I'm having trouble understanding the following proof.

If $\displaystyle v_1 , v_2 , ..., v_r$ are vectors in a vector space $\displaystyle V$, then:

(a) The set $\displaystyle W$ of all linear combinations of $\displaystyle v_1 , v_2 , ..., v_r$ is a subspace of $\displaystyle V$.

(b) $\displaystyle W$ is the smallest subspace of $\displaystyle V$ that contains $\displaystyle v_1 , v_2 , ..., v_r$ in the sense that every other subspace of $\displaystyle V$ that contains $\displaystyle v_1 , v_2 , ..., v_r$ must contain $\displaystyle W$.

I understand how to prove (a).

Now I have questions regarding proof (b):

The proof of (b) is given like this:

Each vector $\displaystyle v_i$ is a linear combination of $\displaystyle v_1 , v_2 , ..., v_r$ since we can write

$\displaystyle v_i = 0v_1 + 0v_2+... + 1v_i+...+0v_r$

Therefore, the subspace $\displaystyle W$ contains each of the vectors $\displaystyle v_1 , v_2 , ..., v_r$.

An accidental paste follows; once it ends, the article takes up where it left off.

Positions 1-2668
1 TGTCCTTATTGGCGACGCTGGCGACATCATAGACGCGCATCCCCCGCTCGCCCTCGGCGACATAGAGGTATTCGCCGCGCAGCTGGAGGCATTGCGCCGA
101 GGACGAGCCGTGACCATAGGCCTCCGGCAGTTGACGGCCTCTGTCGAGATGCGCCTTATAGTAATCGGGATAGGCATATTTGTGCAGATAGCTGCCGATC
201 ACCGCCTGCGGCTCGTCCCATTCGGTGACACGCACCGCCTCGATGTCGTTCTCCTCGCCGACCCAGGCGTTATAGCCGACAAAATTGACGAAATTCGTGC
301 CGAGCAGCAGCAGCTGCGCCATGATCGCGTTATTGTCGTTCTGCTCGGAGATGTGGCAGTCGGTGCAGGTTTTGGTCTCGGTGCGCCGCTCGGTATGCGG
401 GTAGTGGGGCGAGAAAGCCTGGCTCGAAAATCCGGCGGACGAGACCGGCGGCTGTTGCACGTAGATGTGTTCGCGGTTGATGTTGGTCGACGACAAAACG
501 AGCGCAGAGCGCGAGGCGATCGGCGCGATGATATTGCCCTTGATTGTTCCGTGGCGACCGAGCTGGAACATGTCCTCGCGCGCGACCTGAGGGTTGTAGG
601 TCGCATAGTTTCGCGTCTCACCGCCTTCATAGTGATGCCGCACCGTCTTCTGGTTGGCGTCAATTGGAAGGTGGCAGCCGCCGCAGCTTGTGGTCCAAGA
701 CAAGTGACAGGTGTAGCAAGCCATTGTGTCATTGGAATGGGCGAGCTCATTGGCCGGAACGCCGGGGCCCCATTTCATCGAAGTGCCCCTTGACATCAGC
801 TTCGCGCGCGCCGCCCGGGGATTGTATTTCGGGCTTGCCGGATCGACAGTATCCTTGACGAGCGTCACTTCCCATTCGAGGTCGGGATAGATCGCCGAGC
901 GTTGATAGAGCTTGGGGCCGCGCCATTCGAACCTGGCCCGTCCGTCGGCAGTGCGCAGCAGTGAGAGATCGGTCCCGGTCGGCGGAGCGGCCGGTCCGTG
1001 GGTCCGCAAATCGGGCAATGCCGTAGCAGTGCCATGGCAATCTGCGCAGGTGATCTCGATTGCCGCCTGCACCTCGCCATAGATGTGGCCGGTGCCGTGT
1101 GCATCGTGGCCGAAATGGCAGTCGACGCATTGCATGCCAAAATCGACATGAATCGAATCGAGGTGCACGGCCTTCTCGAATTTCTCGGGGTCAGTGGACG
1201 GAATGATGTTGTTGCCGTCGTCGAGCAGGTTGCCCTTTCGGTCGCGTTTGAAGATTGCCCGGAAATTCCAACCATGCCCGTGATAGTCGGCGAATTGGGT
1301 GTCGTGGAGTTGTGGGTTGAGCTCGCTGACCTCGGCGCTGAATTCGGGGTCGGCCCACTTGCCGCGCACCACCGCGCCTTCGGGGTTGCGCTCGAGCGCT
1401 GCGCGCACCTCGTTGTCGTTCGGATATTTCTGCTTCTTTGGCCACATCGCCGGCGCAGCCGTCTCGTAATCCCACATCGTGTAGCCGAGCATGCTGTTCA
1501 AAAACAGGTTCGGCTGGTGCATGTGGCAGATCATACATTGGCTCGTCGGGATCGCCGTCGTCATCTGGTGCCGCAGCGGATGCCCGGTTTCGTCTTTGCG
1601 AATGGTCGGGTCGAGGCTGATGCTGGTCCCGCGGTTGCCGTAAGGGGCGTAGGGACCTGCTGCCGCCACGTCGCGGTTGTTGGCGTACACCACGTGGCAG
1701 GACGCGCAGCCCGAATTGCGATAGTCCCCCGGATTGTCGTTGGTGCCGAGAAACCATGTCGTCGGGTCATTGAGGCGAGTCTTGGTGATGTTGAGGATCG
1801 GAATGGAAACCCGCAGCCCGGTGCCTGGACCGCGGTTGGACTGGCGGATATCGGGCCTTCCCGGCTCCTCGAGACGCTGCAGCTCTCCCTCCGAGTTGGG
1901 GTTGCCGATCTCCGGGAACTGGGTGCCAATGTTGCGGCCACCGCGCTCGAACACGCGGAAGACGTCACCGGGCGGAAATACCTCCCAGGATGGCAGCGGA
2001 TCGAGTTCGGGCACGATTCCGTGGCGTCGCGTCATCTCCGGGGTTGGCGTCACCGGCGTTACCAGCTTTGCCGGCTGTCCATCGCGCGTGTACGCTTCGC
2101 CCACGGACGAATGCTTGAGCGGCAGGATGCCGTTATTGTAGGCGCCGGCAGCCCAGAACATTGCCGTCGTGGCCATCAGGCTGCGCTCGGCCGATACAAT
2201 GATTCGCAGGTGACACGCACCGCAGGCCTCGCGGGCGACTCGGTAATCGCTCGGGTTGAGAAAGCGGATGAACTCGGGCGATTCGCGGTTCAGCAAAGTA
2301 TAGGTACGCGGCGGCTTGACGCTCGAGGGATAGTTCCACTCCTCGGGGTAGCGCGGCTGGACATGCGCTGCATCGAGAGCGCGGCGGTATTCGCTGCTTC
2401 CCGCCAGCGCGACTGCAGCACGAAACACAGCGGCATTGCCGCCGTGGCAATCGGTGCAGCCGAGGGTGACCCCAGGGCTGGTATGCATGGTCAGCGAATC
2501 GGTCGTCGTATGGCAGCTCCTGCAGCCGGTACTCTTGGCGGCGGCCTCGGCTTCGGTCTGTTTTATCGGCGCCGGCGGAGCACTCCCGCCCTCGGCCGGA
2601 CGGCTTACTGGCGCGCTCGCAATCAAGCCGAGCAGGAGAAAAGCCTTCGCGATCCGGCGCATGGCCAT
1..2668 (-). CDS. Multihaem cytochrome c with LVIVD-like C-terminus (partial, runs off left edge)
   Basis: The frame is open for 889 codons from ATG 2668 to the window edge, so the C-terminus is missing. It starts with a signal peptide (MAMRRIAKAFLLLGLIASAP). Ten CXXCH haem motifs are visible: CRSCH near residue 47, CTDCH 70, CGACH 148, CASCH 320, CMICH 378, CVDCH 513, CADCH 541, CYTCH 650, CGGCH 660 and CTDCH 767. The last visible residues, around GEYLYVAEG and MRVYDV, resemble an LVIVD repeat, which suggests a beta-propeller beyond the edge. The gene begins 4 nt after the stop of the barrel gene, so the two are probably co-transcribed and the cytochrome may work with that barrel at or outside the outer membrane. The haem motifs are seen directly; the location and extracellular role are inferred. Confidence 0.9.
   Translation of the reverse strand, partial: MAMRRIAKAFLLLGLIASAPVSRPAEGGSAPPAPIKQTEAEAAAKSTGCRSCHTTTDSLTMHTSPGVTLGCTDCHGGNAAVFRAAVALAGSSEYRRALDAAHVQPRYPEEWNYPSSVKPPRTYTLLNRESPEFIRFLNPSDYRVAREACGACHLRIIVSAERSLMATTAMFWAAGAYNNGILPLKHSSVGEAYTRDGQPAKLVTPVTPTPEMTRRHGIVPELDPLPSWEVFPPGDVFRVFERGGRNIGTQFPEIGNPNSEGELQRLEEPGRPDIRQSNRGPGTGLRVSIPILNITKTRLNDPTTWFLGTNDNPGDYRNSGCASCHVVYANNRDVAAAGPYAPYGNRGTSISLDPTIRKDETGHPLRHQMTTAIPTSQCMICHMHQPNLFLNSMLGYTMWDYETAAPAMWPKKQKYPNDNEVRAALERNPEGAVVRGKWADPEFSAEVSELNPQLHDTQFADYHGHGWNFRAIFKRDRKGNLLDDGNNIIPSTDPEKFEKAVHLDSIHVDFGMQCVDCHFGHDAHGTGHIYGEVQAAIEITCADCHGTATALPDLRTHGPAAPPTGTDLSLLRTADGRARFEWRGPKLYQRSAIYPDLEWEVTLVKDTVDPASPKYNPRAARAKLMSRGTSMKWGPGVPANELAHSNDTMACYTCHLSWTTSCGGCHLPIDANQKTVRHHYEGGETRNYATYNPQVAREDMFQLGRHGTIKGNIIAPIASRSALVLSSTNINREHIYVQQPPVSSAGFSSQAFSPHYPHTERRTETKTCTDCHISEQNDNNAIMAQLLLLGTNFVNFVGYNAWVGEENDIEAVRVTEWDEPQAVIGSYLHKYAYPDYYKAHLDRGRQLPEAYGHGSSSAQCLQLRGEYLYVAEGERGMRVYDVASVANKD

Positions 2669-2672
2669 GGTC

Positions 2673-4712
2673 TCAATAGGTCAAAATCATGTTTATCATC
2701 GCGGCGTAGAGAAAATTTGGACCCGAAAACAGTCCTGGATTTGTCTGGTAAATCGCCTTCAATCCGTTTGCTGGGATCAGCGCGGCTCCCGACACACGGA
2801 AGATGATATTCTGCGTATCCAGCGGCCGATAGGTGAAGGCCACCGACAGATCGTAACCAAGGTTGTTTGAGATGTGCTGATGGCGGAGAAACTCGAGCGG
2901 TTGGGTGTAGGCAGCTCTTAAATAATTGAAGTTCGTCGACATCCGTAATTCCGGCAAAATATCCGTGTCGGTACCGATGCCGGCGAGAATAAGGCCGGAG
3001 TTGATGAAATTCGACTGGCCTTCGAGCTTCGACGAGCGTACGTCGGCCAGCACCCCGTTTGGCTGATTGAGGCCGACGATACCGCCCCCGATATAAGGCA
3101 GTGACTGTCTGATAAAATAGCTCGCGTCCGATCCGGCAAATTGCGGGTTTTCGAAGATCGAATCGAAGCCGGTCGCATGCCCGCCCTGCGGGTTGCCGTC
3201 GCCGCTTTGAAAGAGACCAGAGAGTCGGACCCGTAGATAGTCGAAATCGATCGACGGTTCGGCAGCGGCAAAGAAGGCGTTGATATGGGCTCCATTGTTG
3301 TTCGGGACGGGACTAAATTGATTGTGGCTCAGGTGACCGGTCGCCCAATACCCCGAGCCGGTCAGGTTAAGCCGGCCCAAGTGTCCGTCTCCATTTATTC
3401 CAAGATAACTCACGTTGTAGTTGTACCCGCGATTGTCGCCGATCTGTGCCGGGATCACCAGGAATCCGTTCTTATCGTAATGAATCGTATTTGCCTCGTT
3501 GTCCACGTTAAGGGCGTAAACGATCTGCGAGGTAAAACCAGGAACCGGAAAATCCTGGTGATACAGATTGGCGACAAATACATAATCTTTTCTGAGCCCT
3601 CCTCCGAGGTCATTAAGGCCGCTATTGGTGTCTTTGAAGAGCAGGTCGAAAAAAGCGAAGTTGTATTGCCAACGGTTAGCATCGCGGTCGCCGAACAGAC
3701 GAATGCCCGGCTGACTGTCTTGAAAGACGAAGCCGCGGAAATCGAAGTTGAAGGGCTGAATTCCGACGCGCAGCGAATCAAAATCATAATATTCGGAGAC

Let $\displaystyle W'$ be any other subspace that contains $\displaystyle v_1 , v_2 , ..., v_r$

Since $\displaystyle W'$ is closed under addition and scalar multiplication, it must contain all linear combinations of $\displaystyle v_1 , v_2 , ..., v_r$. Thus $\displaystyle W'$ contains each vector of $\displaystyle W$

( My Question ) How does the author deduce that $\displaystyle W'$ contains all linear combinations of $\displaystyle v_1 , v_2 , ..., v_r$ in the last sentence of above proof?

How does the statement that "$\displaystyle W'$ is closed under addition and scalar multiplication" make the statement that "$\displaystyle W'$ contains all linear combinations of $\displaystyle v_1 , v_2 , ..., v_r$'' true?